I wish I had IE5?mac to test with. :-)

  13. @brian

    no that’s not quite the same bug; I’m talking about arbitrary elements identified with an id rather than the old-skool method of named anchors.

  14. If this Beta release of IE8 is considered to be more of an Alpha release, it may be the result that the release, in my view, occurred a couple weeks to a month, prematurely. It is obvious, that its release was to coincide with the MIX conference.

    I hope that the IE team can and will successfully resist any internal pressure that may result in a premature release of its final version.

    Too much is at stake and rests on the successful adoption of IE8.

  15. I’ve encountered similar bugs with IE7 (note that that’s seven, not eight!) in RTL documents. I had a site I was building in Hebrew, that had links with both English and Hebrew text mixed together. Under certain circumstances (no, I never did narrow it down), the majority of any given bi-directional link was unclickable – same exact issue you encountered in IE8.

    There were a ton of other bugs I encountered with IE7’s RTL / bidi implementation – so many, in fact, that I’m convinced that the RTL / bidi aspect wasn’t tested past the equivalent of an early alpha stage.

    Makes me wonder how much different the IE8 engine really is; it almost seems like they took portions of code from IE7 that they thought worked fine and dropped them into the “new” IE8 engine.

  16. I too am wondering if the new engine is still partly Trident (IE7). My wondering depends on the fact there is a “switch to IE7 rendering mode” in there.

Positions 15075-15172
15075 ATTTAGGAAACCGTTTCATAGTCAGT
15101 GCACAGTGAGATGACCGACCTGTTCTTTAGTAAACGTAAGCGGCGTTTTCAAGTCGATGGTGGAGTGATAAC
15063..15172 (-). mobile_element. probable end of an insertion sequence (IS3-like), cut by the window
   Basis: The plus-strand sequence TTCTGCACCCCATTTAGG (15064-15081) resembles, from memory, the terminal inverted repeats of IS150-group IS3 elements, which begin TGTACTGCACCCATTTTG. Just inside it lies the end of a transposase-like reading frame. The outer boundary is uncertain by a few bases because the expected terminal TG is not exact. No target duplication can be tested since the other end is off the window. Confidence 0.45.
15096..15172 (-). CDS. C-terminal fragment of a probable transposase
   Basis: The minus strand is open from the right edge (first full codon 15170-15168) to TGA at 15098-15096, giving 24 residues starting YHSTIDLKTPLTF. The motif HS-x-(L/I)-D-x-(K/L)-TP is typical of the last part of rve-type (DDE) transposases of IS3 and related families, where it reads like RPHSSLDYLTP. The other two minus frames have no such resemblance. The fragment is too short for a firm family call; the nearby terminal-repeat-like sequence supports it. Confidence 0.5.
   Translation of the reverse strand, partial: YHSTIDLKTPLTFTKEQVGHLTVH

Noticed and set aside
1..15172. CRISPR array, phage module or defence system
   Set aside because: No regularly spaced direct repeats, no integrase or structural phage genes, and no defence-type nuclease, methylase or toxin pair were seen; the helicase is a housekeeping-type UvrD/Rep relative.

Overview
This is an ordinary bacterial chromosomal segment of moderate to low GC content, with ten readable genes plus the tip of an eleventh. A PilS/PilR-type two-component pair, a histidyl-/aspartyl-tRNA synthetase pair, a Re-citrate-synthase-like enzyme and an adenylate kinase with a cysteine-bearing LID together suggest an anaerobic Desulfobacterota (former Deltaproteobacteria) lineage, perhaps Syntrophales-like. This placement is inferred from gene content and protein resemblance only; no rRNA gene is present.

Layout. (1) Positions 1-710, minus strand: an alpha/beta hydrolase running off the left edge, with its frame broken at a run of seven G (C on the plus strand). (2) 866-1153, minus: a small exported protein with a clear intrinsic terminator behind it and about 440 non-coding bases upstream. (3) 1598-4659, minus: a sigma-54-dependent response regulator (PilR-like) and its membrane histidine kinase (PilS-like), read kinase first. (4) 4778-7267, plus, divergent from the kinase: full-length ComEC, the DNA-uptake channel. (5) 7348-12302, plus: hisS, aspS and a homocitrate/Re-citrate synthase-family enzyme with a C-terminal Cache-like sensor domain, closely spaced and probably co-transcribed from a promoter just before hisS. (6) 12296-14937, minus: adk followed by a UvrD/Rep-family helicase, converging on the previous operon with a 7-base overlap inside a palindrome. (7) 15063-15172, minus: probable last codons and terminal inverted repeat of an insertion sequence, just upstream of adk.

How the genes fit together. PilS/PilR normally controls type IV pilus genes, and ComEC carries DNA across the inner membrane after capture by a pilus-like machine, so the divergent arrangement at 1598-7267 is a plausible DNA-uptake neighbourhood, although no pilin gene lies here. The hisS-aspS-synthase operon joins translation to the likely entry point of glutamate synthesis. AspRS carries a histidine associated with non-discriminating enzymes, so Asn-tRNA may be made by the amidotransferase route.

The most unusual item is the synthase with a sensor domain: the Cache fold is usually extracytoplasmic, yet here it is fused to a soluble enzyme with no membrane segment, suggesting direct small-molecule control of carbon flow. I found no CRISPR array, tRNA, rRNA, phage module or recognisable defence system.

But why would they wreak havoc by trying to program yet another new engine? Surely WebKit or Gecko would have been easier to use. Oh wait, they want total control. Sorry, I forgot.

    Now Microsoft have just published an interesting document showing what CSS will work in IE8 Final, what currently works or doesn’t in IE8 Beta 1 and so on for previous versions back to IE5. Also what they aren’t planning to implement. The document is here:

    CSS Compatibility and Internet Explorer

    I mention it because your post here Eric says that first:letter and first:line haven’t been implemented in IE8 Beta 1. But according to Microsoft, they have – in all versions since IE5.5, including IE8 Beta 1! So who’s right?

  17. …why would they wreak havoc by trying to program yet another new engine? Surely WebKit or Gecko would have been easier to use. Oh wait, they want total control. Sorry, I forgot.

    Yeah, I said the same thing about Opera. And for that matter, why would the KHTML and WebKit guys bother with their own engine when Gecko would have been easier? Total control, of course. Damn those companies and their evil controlling ways!

  18. @Eric

    you wrote: “Damn those companies and their evil controlling ways!”

    I hope that was in humor. :-)

    BTW, Safari 3.1 [1] and Opera 9.5 are the most advance browsers in CSS support. They are battling it out to take the 100 out of 100 success in Acidtest3 [2]. I see that an new AcidTest4 involving a greater share of CSS3 is needed for these browsers. An Opera lab alpha now supports hsla color. If this is implement soon then there will be Safari 3.1 and Opera battling for the lead. Gecko 1.9 which is getting left behind greatly and IE8 which is struggling with CSS2.1 compliance.

    An interesting year it will be!

    [1] Safari 3.1 pushes CSS3 support forward

    [2] Opera overtakes Safari in Acid3 race, reaches 100%

  19. @Chris Hector

    You write: “I too am wondering if the new engine is still partly Trident (IE7). My wondering depends on the fact there is a “switch to IE7 rendering mode” in there.”

    You may have already seen this page on trident rendering bands but viewing this page in IE8 reveals the trident of old. Scary…

  20. Pingback ::

    A possibly overzealous comment by Eric? :: Coding and Dreaming

    […] thus far to be very, very promising…”. He does actually mention that he’s “never had any inside track” from the IE guys, and granted, his comments did come before MS released a document outlining […]

  21. IE8 internal links (same page) are acting very strange. Has anyone else had this issue?